Shortly has two modes: Nonfiction blog writing and story writing. As someone who’s always struggled to complete fiction writing, the “I’m writing a story” option excites me, but I make money writing articles and blogs, so this review will cover their nonfiction writing functionality.

Look at this beautiful interface:

My trial comes with 4 uses, so let’s make the most of them.

I put in the headline “10 Tips to Help You Get Great Sleep” and this is what it came up with as an intro. Not bad! Not bad at all. But I don’t want to have to lead it through the entire article.

I hit generate again and got more good text.

Then I tried the text expander.

Their trial is very limited, but from what I can tell, Shortly is pretty good. It’s basically the same as the document editor from Jarvis, without all the templates and customizability. That doesn’t make sense from a business perspective and I wouldn’t recommend it for freelancers, but it sure is pretty.

Don’t Waste Your Time With These AI

In the course of writing this article, I tried a lot of content writing artificial intelligence. I am sorry to say that the vast majority of the AI I tried simply weren’t worth my time or your money. These include:

  2. Thundercontent
  3. Peppertype
  6. Content Calliope

Used by Penguin Random House and Koch Industries, is the same price as Jarvis… but if you ask me, their content gen is noticeably worse than Jarvis and Writesonic. Which is astonishing, considering their sky-high price point.

Their demo didn’t come with the long-form editor, but they have a YouTube video demonstrating it.

Judging by the youtube demo, they’ve got better in-line long-form content editor features than Jarvis (write for me & paragraph in addition to rephrase) but after spending an hour and a half demo testing dozens of different content AI, I doubt it is as good as it looks. has a browser extension and a WordPress plugin that allows you to use all their recipes right in Medium, WordPress, or whatever platform you prefer. This would be a tremendously useful add-on to have for a copywriting AI that produced quality output, but not a selling point for a generation platform that has questionable output.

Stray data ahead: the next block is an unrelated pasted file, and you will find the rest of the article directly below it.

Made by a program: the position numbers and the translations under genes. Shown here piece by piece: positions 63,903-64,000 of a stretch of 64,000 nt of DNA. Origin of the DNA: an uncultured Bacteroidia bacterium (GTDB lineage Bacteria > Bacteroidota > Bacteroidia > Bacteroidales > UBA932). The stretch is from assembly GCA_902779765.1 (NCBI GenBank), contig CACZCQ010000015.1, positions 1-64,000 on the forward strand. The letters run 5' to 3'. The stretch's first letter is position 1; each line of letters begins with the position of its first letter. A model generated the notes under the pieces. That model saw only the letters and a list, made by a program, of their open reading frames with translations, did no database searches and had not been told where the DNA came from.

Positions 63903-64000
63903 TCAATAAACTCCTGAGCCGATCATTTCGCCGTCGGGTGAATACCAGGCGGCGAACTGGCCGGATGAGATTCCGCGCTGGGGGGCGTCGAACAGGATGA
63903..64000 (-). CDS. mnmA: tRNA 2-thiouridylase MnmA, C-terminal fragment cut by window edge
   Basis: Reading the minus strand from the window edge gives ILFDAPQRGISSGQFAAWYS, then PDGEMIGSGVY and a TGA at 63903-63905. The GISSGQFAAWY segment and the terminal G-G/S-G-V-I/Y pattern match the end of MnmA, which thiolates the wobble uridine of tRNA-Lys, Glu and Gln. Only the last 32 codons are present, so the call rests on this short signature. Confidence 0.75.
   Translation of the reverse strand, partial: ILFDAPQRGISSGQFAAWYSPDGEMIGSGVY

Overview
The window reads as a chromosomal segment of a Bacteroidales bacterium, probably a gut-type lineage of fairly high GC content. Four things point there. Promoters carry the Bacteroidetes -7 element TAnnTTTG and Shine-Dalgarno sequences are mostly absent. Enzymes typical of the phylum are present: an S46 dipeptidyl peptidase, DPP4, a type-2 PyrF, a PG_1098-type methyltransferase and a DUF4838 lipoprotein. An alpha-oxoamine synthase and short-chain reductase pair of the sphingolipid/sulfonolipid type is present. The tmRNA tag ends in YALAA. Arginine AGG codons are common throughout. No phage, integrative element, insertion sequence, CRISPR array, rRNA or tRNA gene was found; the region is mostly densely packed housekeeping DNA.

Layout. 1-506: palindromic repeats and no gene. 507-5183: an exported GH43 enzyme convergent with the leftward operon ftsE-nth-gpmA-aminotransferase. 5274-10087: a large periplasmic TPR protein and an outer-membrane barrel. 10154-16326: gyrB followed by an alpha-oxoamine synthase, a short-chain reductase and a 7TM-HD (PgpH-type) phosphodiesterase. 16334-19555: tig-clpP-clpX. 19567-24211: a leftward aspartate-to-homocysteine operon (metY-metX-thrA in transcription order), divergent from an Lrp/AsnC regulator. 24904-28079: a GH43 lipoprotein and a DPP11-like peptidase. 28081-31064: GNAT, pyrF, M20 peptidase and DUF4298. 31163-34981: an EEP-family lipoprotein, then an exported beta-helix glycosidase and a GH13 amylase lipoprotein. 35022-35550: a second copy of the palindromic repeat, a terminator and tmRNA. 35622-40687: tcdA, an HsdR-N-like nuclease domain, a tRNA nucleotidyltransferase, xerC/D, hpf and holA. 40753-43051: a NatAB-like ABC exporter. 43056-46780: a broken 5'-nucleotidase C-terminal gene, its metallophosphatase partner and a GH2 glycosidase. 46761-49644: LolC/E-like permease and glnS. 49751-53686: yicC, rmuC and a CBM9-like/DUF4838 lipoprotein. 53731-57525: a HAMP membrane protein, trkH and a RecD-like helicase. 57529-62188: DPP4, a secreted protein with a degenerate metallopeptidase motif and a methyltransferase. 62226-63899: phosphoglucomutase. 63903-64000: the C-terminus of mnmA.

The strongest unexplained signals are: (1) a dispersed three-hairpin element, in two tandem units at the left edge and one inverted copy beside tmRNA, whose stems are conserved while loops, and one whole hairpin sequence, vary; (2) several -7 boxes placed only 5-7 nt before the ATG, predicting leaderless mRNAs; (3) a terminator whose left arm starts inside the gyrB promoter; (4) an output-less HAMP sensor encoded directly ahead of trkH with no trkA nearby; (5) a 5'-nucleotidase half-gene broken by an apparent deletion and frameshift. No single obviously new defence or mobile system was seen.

Thundercontent’s first impression is professional and classy. But when I went to use the generator, it kept hitting me with errors. First I generated too much content in too little time. Then I needed one hundred and fifty characters in the blog post prompt to continue generating.

Thundercontent generated an okay intro for a blog post, but I quickly ran out of credits on the free plan to test their content any further… and I wasn’t impressed with the service enough to pay money to find out.

I skipped over to content paragraph generation to see how that worked.

This copy seems okay, but again, not blowing my mind. Combine that with all the errors I had using the software, and I’m not leaving feeling impressed.

When I first signed up, I hoped Peppertype would be a more affordable version of Jarvis. But their affordability comes at a clear price. The marketing copy Peppertype generated for me was substantially worse than the marketing copy Jarvis generates for me.

This output is uncreative and not useful. It would be more worth my time to sit down and simply come up with some AIDA ideas all on my own.

Longshot is incredibly expensive for how clunky it is. Their feature-set seems amazing on paper — being able to generate a blog post with keywords from merely an idea would be tremendously useful. But when I attempted to generate a blog post based on the input “waking up early,” it pitched me irrelevant headlines clearly pulled from foreign Google searches. Maybe it works better with other types of content, but it didn’t work well for me. For that price point, you can find a service that is less clunky. really excited me when I was testing their demo. With tools like “Expand” and “Instruct,” the writing process could become a lot quicker and smoother.

I clicked over to Shakespeare AI, entered “10 tips to help you get good sleep” as the topic and “an article with tips that will help the reader get a good night’s sleep” as the content brief. There are two options: Write for Me and Instruct. I had no idea what Instruct does, so I clicked Instruct.

And I got this.

Whatever this is, it certainly has nothing to do with sleep.

Content Calliope

To be quite frank, Content Calliope was the worst writing AI I tested. It was more of an old nineties-style “text generator” than it was true writing AI. Its interface was also tremendously clunky. To call this solution AI does a disservice to the other platforms I tested.

In Conclusion

Automation and artificial intelligence have come for content writers. Copywriting AI like Jarvis and Writesonic can write an astonishing amount of high-quality copy in a stunningly short amount of time. Wielded by trained copywriters, these tools can be massively powerful. Used by inexperienced users, though, and they can generate weird snippets of text and appear to be more trouble than they’re worth.

If you are a writer, I highly recommend getting started with Jarvis and learning how to harness its power. It’s hard for me to imagine copywriters maintaining competitiveness over the next ten years without access to software like Jarvis. The earlier you get started, the farther ahead you’ll come out.